5. Place all labeled paper bags containing honey bee samples in a crush-resistant box.

Include the completed Submission Form that can be found at (the NAGC website) with the sample shipment.

Ship samples dry, at room temperature. For extreme conditions where the temperature exceeds 26°C (80°F), it is recommended to ship the samples with cold packs or dry ice.

If bees are live, label the outside of the box with “LIVE BEES”. Alternatively, you may place the samples in the freezer overnight prior to shipping.

Avoid shipments over the weekend. Ship overnight or early in the week (Monday or Tuesday) to avoid unpredictable storage temperatures over the weekend. Specimens will likely decay due to secondary bacteria or fungi, which thrive under warm, humid conditions. Genotyping and pathogen testing might be difficult to impossible on decayed specimens.

Ship Samples To: National Agricultural Genotyping Center, 1605 Albrecht Blvd N, Fargo, ND 58102

If there are any questions regarding sampling and shipping procedures, please contact the National Agricultural Genotyping Center Laboratory at 701-239-1451.

Pricing and Bulk Discounts

The cost is $20 per sample to test for any one of the 11 diseases offered. However, as explained earlier in the article, NAGC is recommending that beekeepers use the full 11 disease panel since more than one disease may be present. The cost for the full panel screen is $75. Results are emailed directly to the submitter, typically within 14 days of receiving the sample.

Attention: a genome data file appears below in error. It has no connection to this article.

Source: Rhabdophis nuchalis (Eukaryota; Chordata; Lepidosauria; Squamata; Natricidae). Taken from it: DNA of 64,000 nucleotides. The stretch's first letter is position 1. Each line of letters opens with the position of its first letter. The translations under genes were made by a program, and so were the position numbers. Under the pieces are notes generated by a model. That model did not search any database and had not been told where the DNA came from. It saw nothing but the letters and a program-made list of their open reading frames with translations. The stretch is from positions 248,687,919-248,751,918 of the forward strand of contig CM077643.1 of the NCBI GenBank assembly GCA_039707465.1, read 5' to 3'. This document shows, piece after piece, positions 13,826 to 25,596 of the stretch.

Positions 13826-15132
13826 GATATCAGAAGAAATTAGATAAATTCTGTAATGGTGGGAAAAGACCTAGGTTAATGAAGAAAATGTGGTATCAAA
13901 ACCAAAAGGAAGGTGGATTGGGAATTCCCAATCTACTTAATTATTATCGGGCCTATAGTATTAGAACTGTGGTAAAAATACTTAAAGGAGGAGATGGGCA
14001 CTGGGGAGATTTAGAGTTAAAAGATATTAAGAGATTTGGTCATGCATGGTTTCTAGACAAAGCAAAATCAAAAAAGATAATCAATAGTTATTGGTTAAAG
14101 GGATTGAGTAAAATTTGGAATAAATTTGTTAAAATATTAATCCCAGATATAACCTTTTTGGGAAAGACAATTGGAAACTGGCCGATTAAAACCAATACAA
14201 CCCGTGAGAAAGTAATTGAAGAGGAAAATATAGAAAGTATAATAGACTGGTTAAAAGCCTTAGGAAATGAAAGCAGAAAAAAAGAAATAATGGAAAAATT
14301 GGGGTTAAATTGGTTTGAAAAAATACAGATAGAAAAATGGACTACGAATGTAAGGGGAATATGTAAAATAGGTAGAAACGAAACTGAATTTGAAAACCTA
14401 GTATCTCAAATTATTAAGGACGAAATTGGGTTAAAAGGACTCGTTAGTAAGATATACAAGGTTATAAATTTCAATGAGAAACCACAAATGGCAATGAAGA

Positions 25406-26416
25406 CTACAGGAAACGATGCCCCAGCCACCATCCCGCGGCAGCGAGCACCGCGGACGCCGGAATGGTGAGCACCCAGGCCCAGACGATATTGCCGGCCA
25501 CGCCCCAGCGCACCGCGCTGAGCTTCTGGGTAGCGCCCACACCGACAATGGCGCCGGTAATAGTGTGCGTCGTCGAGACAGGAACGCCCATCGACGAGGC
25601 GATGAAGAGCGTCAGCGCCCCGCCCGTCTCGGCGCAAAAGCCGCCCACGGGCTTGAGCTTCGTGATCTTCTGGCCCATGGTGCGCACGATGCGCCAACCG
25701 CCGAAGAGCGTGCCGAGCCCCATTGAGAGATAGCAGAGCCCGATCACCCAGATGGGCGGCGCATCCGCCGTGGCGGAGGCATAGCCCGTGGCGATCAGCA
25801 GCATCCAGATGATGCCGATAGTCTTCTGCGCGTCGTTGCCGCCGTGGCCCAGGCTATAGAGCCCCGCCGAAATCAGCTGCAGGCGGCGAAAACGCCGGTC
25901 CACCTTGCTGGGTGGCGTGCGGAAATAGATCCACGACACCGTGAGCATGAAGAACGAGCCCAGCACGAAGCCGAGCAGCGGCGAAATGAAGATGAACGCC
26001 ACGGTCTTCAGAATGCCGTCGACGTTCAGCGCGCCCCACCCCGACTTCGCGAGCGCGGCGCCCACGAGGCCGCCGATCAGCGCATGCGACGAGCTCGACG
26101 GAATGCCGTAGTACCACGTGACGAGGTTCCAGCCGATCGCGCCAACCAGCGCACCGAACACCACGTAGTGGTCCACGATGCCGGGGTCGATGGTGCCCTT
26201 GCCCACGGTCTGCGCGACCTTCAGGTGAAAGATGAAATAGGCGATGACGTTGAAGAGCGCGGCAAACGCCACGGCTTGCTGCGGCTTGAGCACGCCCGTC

A bulk discount for submissions containing 31 samples or more in one shipment is offered. The bulk discount price is $50 per sample. The bulk discount is geared to larger commercial operations, and to beekeeper clubs and associations. The $25 difference between the individual sample and bulk sample pricing can be earned by honeybee clubs and associations, or passed on to their members (in whole or part).

To help groups reach the minimum bulk number of 31 samples, preliminary research has shown that we are able to detect viruses stored in a regular freezer (-20°C, -4°F) for up to eight weeks.

Looking Ahead

While the 11-disease panel that NAGC has developed includes the most common diseases found in the U.S., it is by no means exhaustive. As examples, last December researchers at the University of Wisconsin – Stout published a paper that identified a new bacterium that exists in high concentrations in those hives where winter kill has occurred. The bacterium is Serratia marcescens strain sicaria (designated Ss1). A few months before that, a new honeybee virus was discovered on the Hawaiian Island of Moku, appropriately called Moku Virus.

The NAGC’s eleven honeybee disease panel has resulted in some interesting work, but even more questions. Beekeepers are asking us what more can we do and have offered up additional suggestions, a total of seven so far.

The challenge for the NAGC is that we are a not-for-profit testing facility that makes assays available to producers at a very low cost, hence there isn’t money to develop all the assays that are being suggested to us. We need to prioritize and seek funding to accomplish this.

Suggested Tests